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Into the Eye of the Lut


“A confused mass of impassable tangled dunes” was how explorer Alfons Gabriel described the Lut Desert in 1938.

This strip of land that runs across Iran is a place that’s so forbidding, it’s been said to be one of the few places on Earth that resembles the planet Mars. ‘Lut’ means emptiness in Persian. It’s here in 2004 that the world’s hottest temperature of 70.0C was ever recorded. Yet, this combination still didn’t manage to dissuade me or 11 other women from deciding to become the first all-female team to walk across one of the most barren places in the world.


It all started when Christine Amour- Levar, co-founder of Women on a Mission, a Singapore non-profit organization that supports and empowers women survivors of war around the world threw me a challenge- walk over 200km in 7 days in wildly contrasting temperatures and climates and raise $100,000 for Women for Women International. Of course, I said yes, without hesitation!


Training began in earnest. Blister packs swept up from all pharmacies. Hiking boots for sandy conditions amassed. And freeze dried camping rations tried and tested.

We were dropped off at the starting point and nothing prepared us for what we saw. It was surreal and daunting to say the least.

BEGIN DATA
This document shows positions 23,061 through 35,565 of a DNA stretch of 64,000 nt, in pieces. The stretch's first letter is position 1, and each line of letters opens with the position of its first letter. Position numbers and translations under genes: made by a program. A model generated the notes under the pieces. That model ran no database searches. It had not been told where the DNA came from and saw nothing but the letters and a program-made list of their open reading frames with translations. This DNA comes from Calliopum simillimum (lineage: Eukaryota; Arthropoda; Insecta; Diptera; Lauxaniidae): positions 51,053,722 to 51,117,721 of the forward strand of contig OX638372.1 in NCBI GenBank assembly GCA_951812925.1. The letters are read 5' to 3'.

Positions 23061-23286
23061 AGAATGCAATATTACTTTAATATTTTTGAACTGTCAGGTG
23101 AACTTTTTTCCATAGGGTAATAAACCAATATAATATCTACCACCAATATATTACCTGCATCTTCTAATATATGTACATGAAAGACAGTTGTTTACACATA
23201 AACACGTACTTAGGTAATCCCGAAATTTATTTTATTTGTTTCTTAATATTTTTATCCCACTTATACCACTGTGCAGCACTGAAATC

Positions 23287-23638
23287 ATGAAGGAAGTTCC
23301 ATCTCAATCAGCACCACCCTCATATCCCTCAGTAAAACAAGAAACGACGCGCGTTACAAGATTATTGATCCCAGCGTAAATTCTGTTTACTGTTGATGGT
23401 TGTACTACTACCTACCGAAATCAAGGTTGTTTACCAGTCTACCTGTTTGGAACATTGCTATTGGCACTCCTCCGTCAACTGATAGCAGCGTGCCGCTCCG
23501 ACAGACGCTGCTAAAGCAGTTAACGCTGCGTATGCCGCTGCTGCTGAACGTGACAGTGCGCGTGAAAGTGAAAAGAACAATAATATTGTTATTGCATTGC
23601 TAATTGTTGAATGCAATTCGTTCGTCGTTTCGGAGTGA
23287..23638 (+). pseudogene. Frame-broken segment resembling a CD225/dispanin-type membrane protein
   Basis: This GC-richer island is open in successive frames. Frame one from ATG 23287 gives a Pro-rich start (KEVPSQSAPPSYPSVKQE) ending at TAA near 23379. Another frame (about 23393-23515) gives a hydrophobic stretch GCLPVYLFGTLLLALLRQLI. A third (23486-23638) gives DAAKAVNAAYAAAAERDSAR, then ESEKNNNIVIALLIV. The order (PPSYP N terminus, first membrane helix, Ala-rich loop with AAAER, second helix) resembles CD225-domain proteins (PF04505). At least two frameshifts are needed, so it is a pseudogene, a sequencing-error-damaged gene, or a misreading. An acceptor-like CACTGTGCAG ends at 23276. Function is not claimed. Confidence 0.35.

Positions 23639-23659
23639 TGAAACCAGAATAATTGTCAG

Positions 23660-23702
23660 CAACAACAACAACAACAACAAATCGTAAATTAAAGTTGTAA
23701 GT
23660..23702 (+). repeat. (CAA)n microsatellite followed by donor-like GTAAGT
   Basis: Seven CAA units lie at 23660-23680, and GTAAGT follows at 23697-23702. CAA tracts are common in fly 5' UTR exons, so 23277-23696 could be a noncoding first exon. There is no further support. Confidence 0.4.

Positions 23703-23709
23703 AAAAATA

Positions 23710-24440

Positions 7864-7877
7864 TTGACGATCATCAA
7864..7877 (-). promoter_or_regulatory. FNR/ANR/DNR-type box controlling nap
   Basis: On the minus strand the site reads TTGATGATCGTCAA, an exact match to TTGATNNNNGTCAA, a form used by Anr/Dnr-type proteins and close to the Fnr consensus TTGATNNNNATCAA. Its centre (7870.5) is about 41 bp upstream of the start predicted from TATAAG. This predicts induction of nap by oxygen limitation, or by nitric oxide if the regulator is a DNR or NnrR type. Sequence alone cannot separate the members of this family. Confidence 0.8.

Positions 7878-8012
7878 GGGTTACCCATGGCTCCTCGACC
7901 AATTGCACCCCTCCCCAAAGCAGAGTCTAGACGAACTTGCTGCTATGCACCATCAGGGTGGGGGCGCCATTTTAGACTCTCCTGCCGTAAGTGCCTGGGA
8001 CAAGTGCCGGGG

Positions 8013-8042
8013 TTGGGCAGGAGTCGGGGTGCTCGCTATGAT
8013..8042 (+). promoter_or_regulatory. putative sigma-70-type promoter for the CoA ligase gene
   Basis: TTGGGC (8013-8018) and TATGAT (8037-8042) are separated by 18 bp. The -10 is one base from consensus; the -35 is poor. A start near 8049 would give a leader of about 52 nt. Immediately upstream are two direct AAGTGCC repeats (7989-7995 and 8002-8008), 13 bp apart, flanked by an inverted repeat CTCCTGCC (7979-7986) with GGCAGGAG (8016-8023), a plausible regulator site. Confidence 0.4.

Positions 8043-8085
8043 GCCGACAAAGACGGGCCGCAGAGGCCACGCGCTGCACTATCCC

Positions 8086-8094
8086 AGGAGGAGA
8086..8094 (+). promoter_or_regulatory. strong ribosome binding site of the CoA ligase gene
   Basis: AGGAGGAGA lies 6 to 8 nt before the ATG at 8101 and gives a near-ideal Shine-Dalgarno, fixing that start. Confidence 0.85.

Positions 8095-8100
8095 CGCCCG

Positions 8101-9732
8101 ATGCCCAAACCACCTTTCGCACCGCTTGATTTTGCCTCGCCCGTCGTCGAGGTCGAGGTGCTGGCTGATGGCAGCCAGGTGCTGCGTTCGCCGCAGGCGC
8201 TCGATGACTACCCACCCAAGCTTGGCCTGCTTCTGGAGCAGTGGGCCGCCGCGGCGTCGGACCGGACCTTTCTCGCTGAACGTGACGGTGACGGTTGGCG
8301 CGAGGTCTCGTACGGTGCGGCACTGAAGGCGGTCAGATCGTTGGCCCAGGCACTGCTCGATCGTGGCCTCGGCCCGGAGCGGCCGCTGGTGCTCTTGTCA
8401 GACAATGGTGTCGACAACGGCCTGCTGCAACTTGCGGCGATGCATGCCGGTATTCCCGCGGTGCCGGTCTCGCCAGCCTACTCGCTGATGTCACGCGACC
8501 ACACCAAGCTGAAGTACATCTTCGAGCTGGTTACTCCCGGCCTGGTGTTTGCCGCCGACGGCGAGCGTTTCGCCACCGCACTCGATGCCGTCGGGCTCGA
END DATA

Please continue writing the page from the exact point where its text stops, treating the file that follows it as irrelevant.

At every turn, I had the wild impulse to whip up my camera and stop to photograph. But I  learnt the hard way as that  meant I had to run after the rest of the team to catch up- not an easy feat when you are carrying over 10kg of supplies on your back and had already trudged and sunk through 30km of sand. And let’s just say the sandy conditions and wind storms were not kind to my gear but that is a whole new post on that!


During our trek, we did not encounter anyone else and the only signs of life along the trek were the foot prints of a lone fox (which I managed o photograph on an early morning “detour”), snake or camels. We were told about drug smugglers from nearby Afghanistan who used the Southern part of the Lut as a travel route but that did not quite register in my head. Having lost all sense of directions after a tiring day of trekking, I climbed up onto one of the sandy ridges one evening with my headlamp beaming, wanting to photograph the full moon but was promptly shouted at by the guides to drop down low to prevent being seen and SHOT at by the smugglers. Oh well! I survived and the moon was awesome!

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Despite our long, exhausting days, and sand getting into every orifice (and camera), the spectacular landscapes and the group camaraderie kept us going to the finishing line.


During our travels in the Islamic Republic of Iran, we found folks to be incredible kind and generous. Iranians are known for their legendary hospitality and that was in no short supply as we strolled through bustling bazaars, had tea in atmospheric teahouses and settled down for home cooked meals in the homes of locals. Iran’s rich cultural heritage, history and raw beauty has left such a deep imprint in my heart- can’t wait to return to scale Mount Darmavand (hopefully, my mom does not read this).

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